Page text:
What Would Shakespeare Do?
Longs Peak: “To climb or not to climb—that is the question: Whether ‘tis nobler in the mind to suffer the slings and arrows of outrageously unfit and unprepared crowds or to take boots against that sea of troubles and, by opposing, pass and ignore them.”
--Generally attributed to William Shakespeare as he contemplated the climb of a popular but majestic peak in Scotland; later, inspired by the idea of Hamlet, Prince of Denmark, he adapted this for what became the world’s greatest play.
Enough of that.
But does someone who loves the mountains but feels distinctly differently about tourist-choked trails climb a mountain like Longs or not? Its stature, size, splendor, and variety of routes all say to climb it. The traffic jams on certain parts of the standard route, plus the noise and deflating effect of a crowded summit, say to stay away.
But look at it. Read about it. How can you NOT climb it? Experienced Colorado mountaineers who have seen much of the state’s very best still return to and love this mountain, so it’s more than just a very popular hunk of rock.
Broken Appointments Finally Kept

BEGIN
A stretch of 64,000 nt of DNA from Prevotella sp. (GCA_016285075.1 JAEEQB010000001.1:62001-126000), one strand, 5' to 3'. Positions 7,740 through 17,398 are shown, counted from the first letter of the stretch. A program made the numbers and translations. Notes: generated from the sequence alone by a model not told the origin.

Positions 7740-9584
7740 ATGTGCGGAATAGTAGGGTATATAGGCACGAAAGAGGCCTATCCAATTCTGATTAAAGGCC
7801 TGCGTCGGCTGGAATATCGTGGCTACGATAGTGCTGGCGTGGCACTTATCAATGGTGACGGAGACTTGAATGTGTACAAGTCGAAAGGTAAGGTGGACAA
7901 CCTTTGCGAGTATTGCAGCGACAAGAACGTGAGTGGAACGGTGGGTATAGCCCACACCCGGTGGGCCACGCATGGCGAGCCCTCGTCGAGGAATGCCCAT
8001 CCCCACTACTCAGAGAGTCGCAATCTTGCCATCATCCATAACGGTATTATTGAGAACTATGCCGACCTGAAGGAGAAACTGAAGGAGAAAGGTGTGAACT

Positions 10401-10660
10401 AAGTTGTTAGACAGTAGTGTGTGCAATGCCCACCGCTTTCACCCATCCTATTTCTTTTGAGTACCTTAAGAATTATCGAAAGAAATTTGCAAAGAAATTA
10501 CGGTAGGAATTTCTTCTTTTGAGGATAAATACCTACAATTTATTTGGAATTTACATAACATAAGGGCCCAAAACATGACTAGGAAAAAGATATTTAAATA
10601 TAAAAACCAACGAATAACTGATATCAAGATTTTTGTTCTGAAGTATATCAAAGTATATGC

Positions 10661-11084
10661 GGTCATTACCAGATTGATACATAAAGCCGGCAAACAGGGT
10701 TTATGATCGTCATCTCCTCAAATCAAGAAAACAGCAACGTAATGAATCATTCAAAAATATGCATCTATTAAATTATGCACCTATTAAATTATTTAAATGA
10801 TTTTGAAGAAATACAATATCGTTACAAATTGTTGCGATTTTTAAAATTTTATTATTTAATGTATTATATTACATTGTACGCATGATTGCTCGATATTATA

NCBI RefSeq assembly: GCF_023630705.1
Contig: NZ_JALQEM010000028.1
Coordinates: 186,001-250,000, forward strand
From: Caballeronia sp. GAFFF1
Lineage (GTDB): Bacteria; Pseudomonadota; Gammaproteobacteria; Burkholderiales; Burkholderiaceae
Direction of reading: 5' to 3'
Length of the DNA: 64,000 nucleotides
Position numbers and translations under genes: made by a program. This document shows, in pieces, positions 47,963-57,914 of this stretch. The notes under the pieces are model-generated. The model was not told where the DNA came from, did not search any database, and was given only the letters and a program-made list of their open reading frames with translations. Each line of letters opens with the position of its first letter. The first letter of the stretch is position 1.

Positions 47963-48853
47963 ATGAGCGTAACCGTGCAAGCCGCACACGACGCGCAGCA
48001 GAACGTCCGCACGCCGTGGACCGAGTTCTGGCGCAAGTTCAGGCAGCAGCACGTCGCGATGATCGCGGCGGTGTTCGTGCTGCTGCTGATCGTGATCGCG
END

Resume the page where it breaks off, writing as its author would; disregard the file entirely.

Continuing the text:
I first saw Longs Peak in July 1996. I first passed on a chance to climb it the next July. In August 2001, I passed on it again, opting to spend an extra day around the Wind River Range before returning to Denver to meet my wife. In 2003, I procured a backpacking permit for the Boulderfield Campground—a place that lives up to its name perfectly—at about 12,200’ and 6 miles along the 8-mile, 4800’ standard route up Longs Peak. Questioning my desire to put in all that work just to share the peak with the crowds the mountain attracts all summer, I time and again came close to canceling my permit and settling for something else instead.
But Longs Peak, in addition to being a prominent and challenging mountain, is also the northernmost Colorado fourteener and the highest peak in all the national parks of the Rockies (Canadian parks included), and there is no higher peak in the Rockies proper north of it. To someone like me, not climbing it despite ample opportunity to do so would be more than a shame; it would be a sin. I climbed it, and I am glad I did. I endured the crowds (and totally avoided them when it really counted) and conquered this great peak. I’d be kicking myself now if I had passed on it once again.
It’s a little hypocritical, I know, to expect solitude on a popular mountain when yours are yet another set of feet on it, but that’s me. When I broke camp a little before six the next morning, there was already a steady stream, more like a small army, of headlamps coming up the trail. Back at the trailhead, I checked the register and counted almost 80 groups on the mountain that day, and most had three or more people. Had I done Longs as a day hike, I’d have had to have dealt with from 200-300 other hikers on the way up. I can’t imagine how frustrated I’d have been hiking with, past, and hurriedly ahead of all those people, especially up the Trough, the long, steep, and narrow couloir that puts one in position to reach the summit pitch.